Surfaces covered with polyethylene glycol (PEG; HO-(CH(2)-CH(2)-O)(n)-H) have been shown to be biocompatible because PEG's properties yield nonimmunogenicity, nonantigenicity, and protein rejection. To produce a biocompatible surface coating, we have developed a method for grafting PEG onto activated silica films. We first deposited an amorphous silica film by plasma-enhanced chemical vapor deposition from SiH(4) and O(2) gases, which provided the flexibility to coat diverse materials with different chemistries and shapes. The silica films were activated by exposure to water plasma, increasing the number of silanol groups (Si-OH) on their surface. The surface silanol groups were then chemically reacted with the hydroxyl end of PEG to form an ester bond, Si-O-C, and to cover the surface with PEG. The surface reactions were monitored using attenuated total reflection Fourier transform infrared spectroscopy. The vibrational absorption bands of the C-O and -CH(2) bonds increased with time and saturated, indicating that PEG was adsorbed to saturation coverage on the surface. Simultaneously, the Si-OH absorption band decreased, showing that the surface silanols reacted with PEG and were depleted. The PEG-covered surfaces were physically characterized by atomic force microscopy, Auger electron spectroscopy, ellipsometry, and contact angle measurements. These characterization techniques provided additional evidence for the existence of chemically bonded PEG on the surfaces. Efficacy of protein rejection on PEG-covered surfaces was studied through measurements of the fluorescence intensity of Texas red-labeled bovine serum albumin brought in contact with such surfaces in solution. Significantly less protein adsorption was observed on surfaces covered with PEG compared to uncovered surfaces.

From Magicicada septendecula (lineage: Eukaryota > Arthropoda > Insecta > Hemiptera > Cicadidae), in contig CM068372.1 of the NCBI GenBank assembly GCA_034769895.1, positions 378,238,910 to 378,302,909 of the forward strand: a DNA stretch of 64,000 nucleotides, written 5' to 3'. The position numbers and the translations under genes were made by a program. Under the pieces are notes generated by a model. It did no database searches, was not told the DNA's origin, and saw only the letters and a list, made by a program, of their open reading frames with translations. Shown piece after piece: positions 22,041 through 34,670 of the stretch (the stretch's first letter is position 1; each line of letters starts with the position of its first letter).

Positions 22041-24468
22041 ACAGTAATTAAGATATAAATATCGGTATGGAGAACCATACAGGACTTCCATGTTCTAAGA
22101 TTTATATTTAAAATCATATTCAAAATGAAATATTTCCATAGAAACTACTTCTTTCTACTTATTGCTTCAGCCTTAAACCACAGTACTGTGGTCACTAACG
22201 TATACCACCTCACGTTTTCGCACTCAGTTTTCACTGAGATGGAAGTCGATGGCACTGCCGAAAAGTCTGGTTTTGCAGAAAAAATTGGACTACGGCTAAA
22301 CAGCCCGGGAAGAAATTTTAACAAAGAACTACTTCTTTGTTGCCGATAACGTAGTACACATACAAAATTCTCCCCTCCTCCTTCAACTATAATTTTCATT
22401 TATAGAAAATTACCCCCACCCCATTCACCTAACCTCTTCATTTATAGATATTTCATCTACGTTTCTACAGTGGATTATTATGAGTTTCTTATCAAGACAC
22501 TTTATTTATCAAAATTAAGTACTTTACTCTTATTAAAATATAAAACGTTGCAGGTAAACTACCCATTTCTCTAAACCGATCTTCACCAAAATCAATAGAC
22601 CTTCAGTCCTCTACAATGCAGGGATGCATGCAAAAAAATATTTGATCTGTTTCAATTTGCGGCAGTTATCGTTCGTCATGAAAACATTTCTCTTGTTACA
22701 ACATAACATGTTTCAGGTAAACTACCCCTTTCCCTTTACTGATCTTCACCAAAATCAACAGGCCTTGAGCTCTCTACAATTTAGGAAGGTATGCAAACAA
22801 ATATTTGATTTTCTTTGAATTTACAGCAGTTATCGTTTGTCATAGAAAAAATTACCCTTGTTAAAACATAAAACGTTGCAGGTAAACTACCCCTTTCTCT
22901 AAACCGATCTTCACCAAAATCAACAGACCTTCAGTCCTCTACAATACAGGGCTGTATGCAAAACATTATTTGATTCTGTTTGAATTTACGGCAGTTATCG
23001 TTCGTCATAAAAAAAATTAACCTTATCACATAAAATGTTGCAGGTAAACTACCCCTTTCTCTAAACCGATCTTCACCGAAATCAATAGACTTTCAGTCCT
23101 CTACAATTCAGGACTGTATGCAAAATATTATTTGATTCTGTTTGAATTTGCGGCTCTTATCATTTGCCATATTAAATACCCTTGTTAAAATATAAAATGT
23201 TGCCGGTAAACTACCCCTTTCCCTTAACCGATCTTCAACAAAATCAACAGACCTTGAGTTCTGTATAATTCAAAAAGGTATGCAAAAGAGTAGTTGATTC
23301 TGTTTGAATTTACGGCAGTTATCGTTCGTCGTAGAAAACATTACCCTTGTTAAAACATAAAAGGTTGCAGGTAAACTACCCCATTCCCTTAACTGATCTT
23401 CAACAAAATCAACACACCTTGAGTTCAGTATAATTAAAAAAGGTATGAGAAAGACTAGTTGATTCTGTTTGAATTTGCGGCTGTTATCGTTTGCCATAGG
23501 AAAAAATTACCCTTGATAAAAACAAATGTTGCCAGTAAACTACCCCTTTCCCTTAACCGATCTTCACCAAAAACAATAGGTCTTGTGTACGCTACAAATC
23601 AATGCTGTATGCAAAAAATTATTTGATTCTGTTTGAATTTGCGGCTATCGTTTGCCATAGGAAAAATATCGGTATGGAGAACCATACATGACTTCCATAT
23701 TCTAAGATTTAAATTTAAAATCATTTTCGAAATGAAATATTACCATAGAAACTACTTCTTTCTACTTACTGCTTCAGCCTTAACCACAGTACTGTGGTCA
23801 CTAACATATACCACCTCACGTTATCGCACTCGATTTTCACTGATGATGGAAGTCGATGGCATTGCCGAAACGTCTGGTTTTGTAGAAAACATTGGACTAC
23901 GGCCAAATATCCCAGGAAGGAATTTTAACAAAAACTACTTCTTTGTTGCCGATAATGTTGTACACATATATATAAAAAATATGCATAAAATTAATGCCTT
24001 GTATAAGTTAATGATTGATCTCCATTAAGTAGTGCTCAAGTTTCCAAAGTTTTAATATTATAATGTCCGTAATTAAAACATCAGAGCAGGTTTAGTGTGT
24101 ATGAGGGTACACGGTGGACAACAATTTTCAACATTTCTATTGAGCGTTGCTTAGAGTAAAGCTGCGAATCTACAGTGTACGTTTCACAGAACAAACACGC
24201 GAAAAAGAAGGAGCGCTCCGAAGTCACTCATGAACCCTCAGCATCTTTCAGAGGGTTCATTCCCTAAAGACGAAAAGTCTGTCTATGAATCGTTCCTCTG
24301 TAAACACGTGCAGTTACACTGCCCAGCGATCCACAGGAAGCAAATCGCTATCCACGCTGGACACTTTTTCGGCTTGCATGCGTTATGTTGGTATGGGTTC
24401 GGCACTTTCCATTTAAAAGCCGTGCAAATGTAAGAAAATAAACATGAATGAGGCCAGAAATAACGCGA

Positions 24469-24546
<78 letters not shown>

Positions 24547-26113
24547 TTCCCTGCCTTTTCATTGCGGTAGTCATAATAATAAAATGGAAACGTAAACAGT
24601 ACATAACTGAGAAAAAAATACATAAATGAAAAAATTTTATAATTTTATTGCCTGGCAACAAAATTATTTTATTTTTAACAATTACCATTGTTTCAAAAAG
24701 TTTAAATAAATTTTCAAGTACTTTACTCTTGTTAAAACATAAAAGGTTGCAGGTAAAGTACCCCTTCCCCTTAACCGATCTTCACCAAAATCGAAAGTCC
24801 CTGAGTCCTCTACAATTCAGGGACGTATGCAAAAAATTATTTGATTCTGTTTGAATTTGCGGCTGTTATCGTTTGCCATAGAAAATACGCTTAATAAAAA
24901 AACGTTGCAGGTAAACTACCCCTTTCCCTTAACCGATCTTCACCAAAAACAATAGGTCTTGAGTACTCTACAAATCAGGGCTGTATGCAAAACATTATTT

Copyright 2000 John Wiley & Sons, Inc.